A while back, the Mathers Museum of World Cultures opened a fine exhibition curated by IU Folklore graduate student Meredith McGriff. It is Melted Ash: Michiana Wood Fired Pottery and it is a sight to behold. If you have not seen it, stop by the museum and check it out.
Open Access week just kicked off and there are a lot of activities planned for the IUB campus. To get things started my friend and collaborator Jennifer Laherty did an interview with WFHB. It is about 8 minutes long and it can be found on the station’s website: http://wfhb.org/news/open-access-week/
The very talented Bethany Nolan was kind enough to talk to me about Yuchi Folklore and to write about our discussion for her Art at IU blog.
The Euchee (Yuchi) Tribe of Indians just held its 17th (!!!!) annual Heritage Days festival. A few years ago a Miss Yuchi/Euchee was added to the festivities and the young women chosen have been great representatives of their nation. This year another awesome young woman was selected. Congratulations to A.S. on being selected for this big honor and big responsibility.
I am very happy to be again visiting the University of Minnesota in the Twin Cities. Over the weekend, I participated in a wonderful conference on the “Anthropology of Performance” organized by the industrious undergraduate students in the Department of Anthropology here. The conference included work in all four of anthropology’s four sub-fields, plus folklore studies and social psychology. The student presentations were outstanding. The number of soon to finish students reporting on nearly complete senior theses was amazing and the quality of their research and presentations was very impressive. Congratulations to the students and to the faculty and advisers who are supporting them.
Today I get to reconnect with my friends at the library here. I will be participating in a very promising event on “Open Research and Learning: Collaboration, Connections, and Communities.” The event includes an amazing group of people. David Ernst, Director of Academic Technology in the UM College of Education and Human Development will discuss open textbooks. Astronomer Lucy Fortson will discuss open data, and University of Minnesota Press Director Doug Armato will discuss open publishing projects at the press. Copyright librarian Nancy Sims–whom you should certainly be following on Twitter (@CopyrightLibn)–will be the moderator. I will be talking about the ways that open access projects foster richer forms of scholarly collaboration. I am really looking forward to it and I am thankful that the kind invitation from the anthropology students has allowed me to reconnect with the scholarly communications community at Minnesota. Thank you to all of the faculty and researchers who have signed up for today’s event. Information on the event is online here.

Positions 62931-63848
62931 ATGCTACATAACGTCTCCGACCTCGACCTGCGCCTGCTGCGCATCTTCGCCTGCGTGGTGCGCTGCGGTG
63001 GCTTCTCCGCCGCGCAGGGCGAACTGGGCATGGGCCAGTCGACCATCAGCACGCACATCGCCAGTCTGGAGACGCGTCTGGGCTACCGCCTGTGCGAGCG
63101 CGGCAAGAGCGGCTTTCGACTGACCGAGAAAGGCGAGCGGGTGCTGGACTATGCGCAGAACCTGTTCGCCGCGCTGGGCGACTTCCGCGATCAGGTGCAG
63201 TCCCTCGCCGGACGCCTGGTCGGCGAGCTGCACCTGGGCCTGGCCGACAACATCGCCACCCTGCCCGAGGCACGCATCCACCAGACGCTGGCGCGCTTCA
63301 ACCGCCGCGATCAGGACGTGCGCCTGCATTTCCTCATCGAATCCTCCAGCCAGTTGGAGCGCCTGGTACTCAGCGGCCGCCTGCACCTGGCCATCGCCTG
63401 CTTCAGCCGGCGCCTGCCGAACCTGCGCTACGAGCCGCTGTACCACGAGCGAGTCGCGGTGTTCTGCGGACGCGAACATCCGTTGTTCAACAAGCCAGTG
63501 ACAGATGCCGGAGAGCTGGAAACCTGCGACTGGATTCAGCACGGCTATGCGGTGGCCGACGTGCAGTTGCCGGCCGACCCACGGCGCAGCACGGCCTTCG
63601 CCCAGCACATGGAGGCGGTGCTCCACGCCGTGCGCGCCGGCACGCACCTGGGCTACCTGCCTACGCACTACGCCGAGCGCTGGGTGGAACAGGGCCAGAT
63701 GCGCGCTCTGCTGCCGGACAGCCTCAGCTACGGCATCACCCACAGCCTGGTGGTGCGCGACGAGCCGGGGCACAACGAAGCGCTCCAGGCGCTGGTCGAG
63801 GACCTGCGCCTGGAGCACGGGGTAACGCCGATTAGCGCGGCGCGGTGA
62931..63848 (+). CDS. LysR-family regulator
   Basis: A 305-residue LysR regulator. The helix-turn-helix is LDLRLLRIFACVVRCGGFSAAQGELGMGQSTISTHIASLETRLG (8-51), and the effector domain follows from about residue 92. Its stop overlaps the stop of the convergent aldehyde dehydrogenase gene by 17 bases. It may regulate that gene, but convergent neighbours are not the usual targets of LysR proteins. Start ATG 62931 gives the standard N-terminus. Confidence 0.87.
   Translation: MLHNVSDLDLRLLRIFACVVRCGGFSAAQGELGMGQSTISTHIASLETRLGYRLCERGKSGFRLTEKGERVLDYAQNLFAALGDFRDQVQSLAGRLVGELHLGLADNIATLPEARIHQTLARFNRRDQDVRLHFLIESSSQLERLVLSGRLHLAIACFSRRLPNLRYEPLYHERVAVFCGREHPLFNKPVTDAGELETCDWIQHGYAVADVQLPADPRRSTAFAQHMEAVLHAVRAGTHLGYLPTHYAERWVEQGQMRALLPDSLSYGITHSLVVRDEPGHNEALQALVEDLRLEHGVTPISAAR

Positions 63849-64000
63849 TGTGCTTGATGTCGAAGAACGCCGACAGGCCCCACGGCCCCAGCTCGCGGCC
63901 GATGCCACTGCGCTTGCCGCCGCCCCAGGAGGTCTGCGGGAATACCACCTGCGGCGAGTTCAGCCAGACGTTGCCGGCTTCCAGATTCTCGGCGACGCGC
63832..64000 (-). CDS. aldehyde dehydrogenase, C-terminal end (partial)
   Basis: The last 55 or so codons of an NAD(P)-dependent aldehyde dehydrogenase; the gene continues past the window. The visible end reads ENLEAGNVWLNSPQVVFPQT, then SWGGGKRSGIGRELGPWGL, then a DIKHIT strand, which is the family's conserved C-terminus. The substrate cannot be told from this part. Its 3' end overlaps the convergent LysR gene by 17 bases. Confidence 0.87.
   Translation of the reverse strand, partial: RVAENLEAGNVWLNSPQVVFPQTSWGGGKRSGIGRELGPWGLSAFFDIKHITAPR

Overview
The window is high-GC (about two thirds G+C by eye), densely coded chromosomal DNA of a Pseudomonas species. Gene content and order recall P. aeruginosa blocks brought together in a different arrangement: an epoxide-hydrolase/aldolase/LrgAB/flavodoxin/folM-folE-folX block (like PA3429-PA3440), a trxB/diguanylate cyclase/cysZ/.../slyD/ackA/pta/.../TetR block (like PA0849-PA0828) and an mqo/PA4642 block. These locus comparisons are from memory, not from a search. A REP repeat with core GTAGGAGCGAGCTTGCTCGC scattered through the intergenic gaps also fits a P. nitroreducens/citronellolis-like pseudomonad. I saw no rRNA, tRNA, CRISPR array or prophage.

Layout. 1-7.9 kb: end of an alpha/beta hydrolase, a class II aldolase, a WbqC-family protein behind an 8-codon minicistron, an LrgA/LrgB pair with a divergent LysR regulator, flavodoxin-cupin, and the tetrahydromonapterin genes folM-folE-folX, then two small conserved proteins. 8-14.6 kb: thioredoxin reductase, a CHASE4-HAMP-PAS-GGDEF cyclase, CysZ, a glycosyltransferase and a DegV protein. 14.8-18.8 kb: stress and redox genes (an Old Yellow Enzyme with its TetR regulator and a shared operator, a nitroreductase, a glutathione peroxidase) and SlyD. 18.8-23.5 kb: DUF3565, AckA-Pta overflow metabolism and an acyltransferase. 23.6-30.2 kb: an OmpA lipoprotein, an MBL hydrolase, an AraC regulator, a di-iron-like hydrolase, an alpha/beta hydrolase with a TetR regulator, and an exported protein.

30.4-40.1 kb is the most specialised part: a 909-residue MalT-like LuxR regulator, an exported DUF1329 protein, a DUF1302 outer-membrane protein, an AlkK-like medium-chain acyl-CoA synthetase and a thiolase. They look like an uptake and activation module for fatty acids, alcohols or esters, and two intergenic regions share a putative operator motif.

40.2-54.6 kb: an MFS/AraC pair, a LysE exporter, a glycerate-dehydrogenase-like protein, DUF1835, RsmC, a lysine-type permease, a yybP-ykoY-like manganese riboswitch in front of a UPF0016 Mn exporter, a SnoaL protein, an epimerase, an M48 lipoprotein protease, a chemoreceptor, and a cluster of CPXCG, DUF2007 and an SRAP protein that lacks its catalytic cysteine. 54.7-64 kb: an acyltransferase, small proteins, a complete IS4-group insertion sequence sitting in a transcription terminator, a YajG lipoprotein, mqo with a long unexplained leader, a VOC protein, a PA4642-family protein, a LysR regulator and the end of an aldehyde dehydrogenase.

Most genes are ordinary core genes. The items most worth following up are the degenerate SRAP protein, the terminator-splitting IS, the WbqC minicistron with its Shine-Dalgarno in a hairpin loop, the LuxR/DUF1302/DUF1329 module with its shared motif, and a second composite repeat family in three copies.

I wish to express thanks to Ryan Anderson [@ethnografix] for his editorial work on the online magazine Anthropologies [@AnthroProject]. Specifically I would like to highlight the publication’s new issue (#12), which is thematically focused on “Occupy and Open Access.” I really appreciate Ryan’s invitation to contribute to the issue. My essay is titled “We are the One Percent: Open Access in the Era of Occupy Wall Street.” In it I try to explore the mutual resonances of the Occupy and Open Access movements.
Daniel Lende, Barbara Fister, Kim and Mike Fortun, Laurence Cuelenaere, Doug Rocks-Macqueen, Kyle Schmidlin, and Ryan are the other contributors.
The essay by Kim and Mike Fortun is based on the presentation that Kim gave at the 2011 American Anthropological Association meetings in Montreal. Focusing on how the journal Cultural Anthropology, which she and Mike previously edited, might be transitioned into gold open access status, their essay complements my presentation on green open access strategies, which was delivered on the same occasion. The original event was a session on the present status and future prospects of the publishing program of the American Anthropological Association. (For other presentations from the event, see the links here.)
In related news, consider also checking out Chris Kelty’s recent essay on “The Disappearing Virtual Library,” the video from presentations made at the “Protests, Petitions and Publishing: Widening Access to Research in 2012” event held at Columbia University last month, and Barbara Fister’s recent “Dispatches from the Library of Babel.”
Update: Daniel Lende has written a more detailed and sophisticated overview and discussion of the new Anthropologies issue. Find it at Neuroanthropology.
In the wake of the SOPA/PIPA protests, debate over the Research Works Act, the growing boycott of Elsevier by scholars in many fields, and more local discussions of the ways that various scholarly societies in my own fields of interest (anthropology, folklore studies) responded to the recent call by the [U.S.] White House Office of Science and Technology Policy for comment on public access to federally funded research, there is a great deal of additional attention being given to the changing nature of the scholarly communications (publishing) system and our hopes for its future.
One key issue centers on scholarly society publishing programs and how they can best be advanced in the present and into the future. At the 2011 American Anthropological Association meetings I spoke in two different contexts about these issues. I have shared here previously my remarks to the “Future of AAA Publishing” event (Jackson 2011b; for context, see Nichols and Schmid 2011 and Brown 2011). That presentation was on “Green Open Access Practices.”